— Brave and True - Short stories for children by G. M. Fenn and Others • George Manville Fenn

... published many historical productions, and amongst the rest a Life of Napoleon, which is perhaps one of the most impartial extant, and very interesting, as containing a sort of recapitulation of facts, without any endeavour to palliate such of his actions as stern justice must condemn. M. Mignet has also chosen the path of history, and has not followed it unsuccessfully; the foundation of his present prosperity consisting entirely ...
— How to Enjoy Paris in 1842 • F. Herve

... cursory view of his case, which he did in the course of a brief walk and conversation in Boston before Hawthorne started with Mr. Pierce; but he was unable, with that slight opportunity, to reach any definite conclusion. Dr. Holmes prescribed and had put up for him a remedy to palliate some of the poignant symptoms, and this Hawthorne carried with him; but "I feared," Dr. Holmes writes to the editor, "that there was some internal organic—perhaps malignant—disease; for he looked wasted and as if ...
— The Dolliver Romance • Nathaniel Hawthorne

... complete in every sense. Not in any way does she seek to shield herself, or palliate her own share in the deception practiced upon the unconscious girl now regarding her with looks of amazement and deep sorrow, but ...
— The Haunted Chamber - A Novel • "The Duchess"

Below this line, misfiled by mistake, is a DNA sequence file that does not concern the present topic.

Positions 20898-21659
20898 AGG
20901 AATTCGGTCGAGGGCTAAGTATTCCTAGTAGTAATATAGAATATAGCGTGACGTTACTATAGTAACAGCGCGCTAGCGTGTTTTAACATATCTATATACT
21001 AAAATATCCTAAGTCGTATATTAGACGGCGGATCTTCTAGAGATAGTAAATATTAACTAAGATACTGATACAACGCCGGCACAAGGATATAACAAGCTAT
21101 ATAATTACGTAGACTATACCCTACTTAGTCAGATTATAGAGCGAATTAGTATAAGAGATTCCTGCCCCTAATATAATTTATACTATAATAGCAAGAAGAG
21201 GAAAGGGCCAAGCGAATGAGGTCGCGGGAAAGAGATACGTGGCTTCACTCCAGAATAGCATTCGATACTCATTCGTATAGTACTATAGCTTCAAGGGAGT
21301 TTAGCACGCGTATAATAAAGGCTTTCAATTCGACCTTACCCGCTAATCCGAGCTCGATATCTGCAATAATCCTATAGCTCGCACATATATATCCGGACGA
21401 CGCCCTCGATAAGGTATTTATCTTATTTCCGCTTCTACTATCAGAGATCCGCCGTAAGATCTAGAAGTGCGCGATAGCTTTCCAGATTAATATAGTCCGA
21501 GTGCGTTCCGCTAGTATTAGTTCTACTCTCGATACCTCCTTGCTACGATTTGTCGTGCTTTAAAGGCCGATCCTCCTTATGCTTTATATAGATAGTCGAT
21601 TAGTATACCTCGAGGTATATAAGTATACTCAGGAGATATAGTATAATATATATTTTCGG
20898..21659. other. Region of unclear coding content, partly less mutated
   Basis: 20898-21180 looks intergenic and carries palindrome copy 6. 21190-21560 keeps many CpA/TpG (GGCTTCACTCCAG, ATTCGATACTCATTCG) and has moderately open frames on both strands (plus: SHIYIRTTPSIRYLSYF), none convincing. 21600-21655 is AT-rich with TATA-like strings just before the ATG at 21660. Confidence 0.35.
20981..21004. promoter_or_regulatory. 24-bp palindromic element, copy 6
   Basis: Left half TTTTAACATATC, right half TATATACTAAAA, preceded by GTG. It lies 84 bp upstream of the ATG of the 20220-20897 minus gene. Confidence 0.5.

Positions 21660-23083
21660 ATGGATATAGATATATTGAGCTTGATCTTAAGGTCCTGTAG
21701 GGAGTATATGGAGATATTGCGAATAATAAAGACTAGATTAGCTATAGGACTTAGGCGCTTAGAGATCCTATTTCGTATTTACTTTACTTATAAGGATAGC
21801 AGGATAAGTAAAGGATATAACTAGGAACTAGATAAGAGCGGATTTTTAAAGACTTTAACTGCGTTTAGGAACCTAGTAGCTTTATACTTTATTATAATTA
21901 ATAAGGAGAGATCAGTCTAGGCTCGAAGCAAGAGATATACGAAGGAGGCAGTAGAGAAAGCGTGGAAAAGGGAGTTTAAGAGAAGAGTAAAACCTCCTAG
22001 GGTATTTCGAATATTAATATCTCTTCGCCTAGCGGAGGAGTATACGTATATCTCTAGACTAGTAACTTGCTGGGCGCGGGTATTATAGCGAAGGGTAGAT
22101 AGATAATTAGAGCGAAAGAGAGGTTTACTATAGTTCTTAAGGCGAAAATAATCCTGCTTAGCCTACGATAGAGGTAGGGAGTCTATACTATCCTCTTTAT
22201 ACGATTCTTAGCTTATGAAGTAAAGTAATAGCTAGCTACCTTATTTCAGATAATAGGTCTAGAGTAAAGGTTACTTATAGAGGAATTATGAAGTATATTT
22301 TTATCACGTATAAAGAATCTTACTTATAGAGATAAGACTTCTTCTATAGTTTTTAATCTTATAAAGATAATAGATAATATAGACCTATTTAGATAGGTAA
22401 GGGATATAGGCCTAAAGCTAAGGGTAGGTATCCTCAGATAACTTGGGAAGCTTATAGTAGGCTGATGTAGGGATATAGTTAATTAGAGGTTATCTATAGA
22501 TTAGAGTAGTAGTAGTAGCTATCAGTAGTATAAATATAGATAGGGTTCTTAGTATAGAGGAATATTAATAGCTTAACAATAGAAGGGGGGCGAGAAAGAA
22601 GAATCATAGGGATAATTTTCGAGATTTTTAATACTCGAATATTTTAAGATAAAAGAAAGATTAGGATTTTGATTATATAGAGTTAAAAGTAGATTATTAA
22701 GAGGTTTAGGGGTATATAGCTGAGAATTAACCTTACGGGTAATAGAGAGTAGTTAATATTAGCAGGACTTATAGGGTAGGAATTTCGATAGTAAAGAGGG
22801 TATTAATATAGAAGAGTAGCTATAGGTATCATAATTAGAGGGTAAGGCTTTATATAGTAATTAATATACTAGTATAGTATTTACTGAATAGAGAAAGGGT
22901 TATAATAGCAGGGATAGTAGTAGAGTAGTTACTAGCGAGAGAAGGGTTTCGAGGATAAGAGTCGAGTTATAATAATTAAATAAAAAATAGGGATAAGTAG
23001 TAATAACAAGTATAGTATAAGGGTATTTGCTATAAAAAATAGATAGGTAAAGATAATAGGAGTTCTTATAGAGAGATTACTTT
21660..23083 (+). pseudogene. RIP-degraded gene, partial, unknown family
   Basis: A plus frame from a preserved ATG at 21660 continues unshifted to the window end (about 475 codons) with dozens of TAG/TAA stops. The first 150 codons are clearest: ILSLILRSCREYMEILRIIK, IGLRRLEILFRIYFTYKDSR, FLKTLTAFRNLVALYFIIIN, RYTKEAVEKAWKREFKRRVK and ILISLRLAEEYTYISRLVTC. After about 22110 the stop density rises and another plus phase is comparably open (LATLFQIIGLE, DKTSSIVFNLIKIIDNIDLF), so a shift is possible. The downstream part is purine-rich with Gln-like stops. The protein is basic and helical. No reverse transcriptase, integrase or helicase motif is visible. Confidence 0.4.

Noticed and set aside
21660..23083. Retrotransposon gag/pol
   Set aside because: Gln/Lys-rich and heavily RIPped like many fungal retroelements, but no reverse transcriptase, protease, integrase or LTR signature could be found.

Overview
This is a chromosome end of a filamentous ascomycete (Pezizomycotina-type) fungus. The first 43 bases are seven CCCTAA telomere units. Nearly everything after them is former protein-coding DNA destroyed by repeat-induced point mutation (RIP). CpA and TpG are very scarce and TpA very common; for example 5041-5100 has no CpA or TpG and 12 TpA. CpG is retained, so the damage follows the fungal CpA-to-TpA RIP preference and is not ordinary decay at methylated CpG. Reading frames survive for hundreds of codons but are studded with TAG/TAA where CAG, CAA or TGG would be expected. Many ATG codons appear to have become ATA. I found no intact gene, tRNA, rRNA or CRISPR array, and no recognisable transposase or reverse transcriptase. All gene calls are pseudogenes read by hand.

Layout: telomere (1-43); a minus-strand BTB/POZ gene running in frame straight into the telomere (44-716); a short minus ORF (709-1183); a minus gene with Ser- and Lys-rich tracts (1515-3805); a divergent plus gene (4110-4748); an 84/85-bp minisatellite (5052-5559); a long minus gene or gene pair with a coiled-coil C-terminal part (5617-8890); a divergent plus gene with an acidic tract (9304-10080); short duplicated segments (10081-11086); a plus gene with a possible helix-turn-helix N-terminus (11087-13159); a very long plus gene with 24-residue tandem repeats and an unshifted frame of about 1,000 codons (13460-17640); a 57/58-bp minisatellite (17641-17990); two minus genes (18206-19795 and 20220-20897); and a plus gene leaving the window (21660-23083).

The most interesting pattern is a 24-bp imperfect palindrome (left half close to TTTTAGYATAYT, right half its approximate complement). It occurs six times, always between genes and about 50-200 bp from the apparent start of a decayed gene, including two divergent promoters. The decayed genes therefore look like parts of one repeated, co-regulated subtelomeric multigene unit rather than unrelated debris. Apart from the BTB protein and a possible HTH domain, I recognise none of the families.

... example—it has been known to happen that nations have been told to their faces that they did not require as much freedom as many other nations do. This statement might, indeed, be dictated by forbearance and a desire to palliate, the true meaning being that they were utterly unable to endure so great freedom and that only a high degree of rigidity could prevent them from destroying one another. If, however, the words are taken as they are spoken, they are true under the presupposition that such a nation is entirely ...
— The German Classics of the Nineteenth and Twentieth Centuries: - Masterpieces of German Literature Translated into English, Volume 5. • Various

... of inaccuracies, devised perhaps to palliate the effect of the German telegrams of victory which were now becoming known to the incredulous Parisians, was torn to shreds a few hours later when the Legislative Body assembled for a night-sitting. Palikao was then obliged to admit that the French army and the Emperor Napoleon had surrendered ...
— My Days of Adventure - The Fall of France, 1870-71 • Ernest Alfred Vizetelly